by ZAP210 on Sat May 10, 2008 at 08:49:03 PM PDT

          [ Parent ]

  •  Singing to the choir, Sam. (7+ / 0-)

    I'm all for putting these bastards in prison.  I'd even put them up for the death penalty.  I believe that is the appropriate punishment, in Texas and Wyoming, for 1st degree murder of hundreds of thousands of people.
    I hear talk of the U.N. wanting to try them in the Hague for violating International Law.  I support that, too.  If the American people refused to hand over these criminals, to IPOL, then we should have sanctions placed against us.
    But none of this will happen.  For the very reasons Glenn stated.  We are not a nation of law.  We are a nation of self-adorizing moralists who believe we are best at handling our own affairs.
    Barack may go a long way toward getting our nation back on some kind of track, but he won't change the fundamental belief that we are above the world's law.  Americans hate the U.N. for a reason.  That reason is that they might hold us responsible for our actions.  That, my dear boy, is unacceptable.  

    "I am here because of Ashley." - Unknown Obama supporter.

    by rainmanjr on Fri May 09, 2008 at 09:40:53 PM PDT

  •  Torture is a Family Value? (4+ / 0-)
    Recommended by:
    Yellow Canary, oxon, SmileySam, MooseHB

    Throw the book at them

  •  As for me and my house we shall.... (5+ / 0-)
    Recommended by:
    vcmvo2, oxon, SmileySam, MooseHB, ArtSchmart

    stand for what is right.

    Are we willing to let this all just fade away because of fear of the waves it will cause or will we stand for what is right, no matter what the political costs ? That question is one every US Citizen must ask themselves because it goes to the core of who we are and who we will become as a nation.

    And I hope our example will give others courage to do the same......  at a minimum it will allow me to look myself in the eye in the mirror each morning.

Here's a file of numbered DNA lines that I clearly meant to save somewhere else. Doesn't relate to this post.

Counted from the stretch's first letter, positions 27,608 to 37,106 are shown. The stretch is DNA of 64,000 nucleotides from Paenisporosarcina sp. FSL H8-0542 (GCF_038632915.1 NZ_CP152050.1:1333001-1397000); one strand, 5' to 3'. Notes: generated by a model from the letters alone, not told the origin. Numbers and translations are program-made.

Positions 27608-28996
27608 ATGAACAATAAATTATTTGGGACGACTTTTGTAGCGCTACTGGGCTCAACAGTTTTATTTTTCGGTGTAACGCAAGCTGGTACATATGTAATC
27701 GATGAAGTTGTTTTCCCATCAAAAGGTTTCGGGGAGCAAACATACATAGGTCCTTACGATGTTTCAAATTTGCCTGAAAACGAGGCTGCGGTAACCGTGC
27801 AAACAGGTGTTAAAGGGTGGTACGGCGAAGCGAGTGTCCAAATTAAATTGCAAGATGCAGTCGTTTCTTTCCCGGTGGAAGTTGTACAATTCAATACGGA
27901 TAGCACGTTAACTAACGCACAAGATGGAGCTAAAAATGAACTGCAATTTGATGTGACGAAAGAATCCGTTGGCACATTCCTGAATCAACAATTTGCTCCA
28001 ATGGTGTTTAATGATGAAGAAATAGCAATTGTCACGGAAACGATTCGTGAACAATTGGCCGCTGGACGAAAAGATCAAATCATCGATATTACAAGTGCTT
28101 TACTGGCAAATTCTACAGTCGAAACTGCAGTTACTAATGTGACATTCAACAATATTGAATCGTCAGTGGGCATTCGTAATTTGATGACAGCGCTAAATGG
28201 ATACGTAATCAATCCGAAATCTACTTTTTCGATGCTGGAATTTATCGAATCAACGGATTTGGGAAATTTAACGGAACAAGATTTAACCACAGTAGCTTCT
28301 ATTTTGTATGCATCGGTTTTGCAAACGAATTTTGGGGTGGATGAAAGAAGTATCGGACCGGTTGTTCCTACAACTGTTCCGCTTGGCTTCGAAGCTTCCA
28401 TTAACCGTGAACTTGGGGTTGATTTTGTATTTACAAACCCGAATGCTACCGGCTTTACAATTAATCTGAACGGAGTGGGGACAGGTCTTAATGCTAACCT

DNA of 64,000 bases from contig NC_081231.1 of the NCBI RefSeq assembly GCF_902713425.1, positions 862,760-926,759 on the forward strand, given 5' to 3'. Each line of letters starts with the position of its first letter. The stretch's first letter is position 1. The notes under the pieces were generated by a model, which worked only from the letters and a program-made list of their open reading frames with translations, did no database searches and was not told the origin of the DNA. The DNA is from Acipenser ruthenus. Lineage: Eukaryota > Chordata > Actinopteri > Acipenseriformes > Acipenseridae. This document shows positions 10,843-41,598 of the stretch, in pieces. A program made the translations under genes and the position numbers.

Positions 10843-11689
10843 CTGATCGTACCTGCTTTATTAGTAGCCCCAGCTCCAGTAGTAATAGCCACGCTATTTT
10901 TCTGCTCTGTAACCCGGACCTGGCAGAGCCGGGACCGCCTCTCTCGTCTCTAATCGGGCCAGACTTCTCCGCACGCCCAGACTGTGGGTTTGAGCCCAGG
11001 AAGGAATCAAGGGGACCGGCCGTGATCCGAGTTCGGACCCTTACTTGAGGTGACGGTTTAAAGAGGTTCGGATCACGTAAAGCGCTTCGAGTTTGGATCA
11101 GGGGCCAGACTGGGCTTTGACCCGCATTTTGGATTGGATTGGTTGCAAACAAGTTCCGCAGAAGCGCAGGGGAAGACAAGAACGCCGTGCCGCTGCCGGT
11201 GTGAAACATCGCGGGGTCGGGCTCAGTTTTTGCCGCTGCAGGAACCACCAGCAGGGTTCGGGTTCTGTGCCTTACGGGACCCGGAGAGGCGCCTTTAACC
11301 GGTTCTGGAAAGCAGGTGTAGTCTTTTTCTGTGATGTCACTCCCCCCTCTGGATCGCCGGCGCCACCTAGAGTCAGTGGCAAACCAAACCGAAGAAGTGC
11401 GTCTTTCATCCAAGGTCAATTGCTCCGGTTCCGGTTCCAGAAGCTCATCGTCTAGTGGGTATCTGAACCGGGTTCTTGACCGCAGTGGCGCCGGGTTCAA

Thank you for the diary.

    At the core of the human spirit there is a voice stronger than violence and fear - S. dianna ortiz

    by Rachel Griffiths on Fri May 09, 2008 at 09:52:48 PM PDT

    •  I have no problem doing that now. (1+ / 0-)
      Recommended by:
      Rachel Griffiths

      I can look myself in the eye because I didn't vote for these thugs.  In fact, in 2004, I campaigned against them and spoke very publicly to stop their election.  I begged people in 1990 to abandon war and move toward renewable energy as the solution.  I begged them again in 2002.  In 2000, I switched my planned vote for Nader to Gore in order to stop this mistake.
      I have nothing to feel ashamed of, here.  I know you don't, either, or those of most of DKos.  It is the general populace of this country that will have a hard time looking in their eye.  Most seem to be sorry for their fury, now, but that doesn't change what has been done.  

      "I am here because of Ashley." - Unknown Obama supporter.

      by rainmanjr on Fri May 09, 2008 at 10:16:32 PM PDT

      [ Parent ]

  •  Obama has said, and it is one of three reasons (4+ / 0-)
    Recommended by:
    jlynne, Lovo, SmileySam, MooseHB

    why I've supported him, is that we must first ascertain the facts in detail, then if prosecutions are warranted, so be it.  It will fall to us, again, to keep the feet of the new administration and the new congress to the fire.

    We cannot be a society governed by law if crime is consistently unpunished at the highest levels of government.

    If we have the facts, then prosecutions will not be as liable to being interpreted as witch hunts.

    Losing Pelosi wouldn't hurt, either.

  •  Dividing the question (0+ / 0-)

    Torture is one thing, the war itself is another.  I'm for the potential for prosecutions over torture, but against any potential for prosecutions over the decision to go to war.  It's legal to lie to people to justify a war.

    -5.38/-3.74 I've suffered for my country. Now it's your turn! --John McCain with apologies to Monty Python's "Protest Song"

    by Rich in PA on Fri May 09, 2008 at 10:18:15 PM PDT

  •  I wrote my congresswoman (3+ / 0-)
    Recommended by:
    Simplify, ColoTim, SmileySam

    asking for accountability from the administration for crimes committed, specifically extraordinary renditions and enhanced interrogations. Got this back from Nancy Pelosi

    Thank you for contacting me to express your concerns regarding the actions of the current Administration. I agree that the Administration must be held accountable, and I am working with the Congress to do so.

    Impeachment

    The Democratic majority in Congress is working to take the country in a New Direction - change the failed policy in Iraq, make America safer and more secure, raise the minimum wage, promote energy independence, address global warming, make college more affordable, respond to the health care crisis and make government more accountable.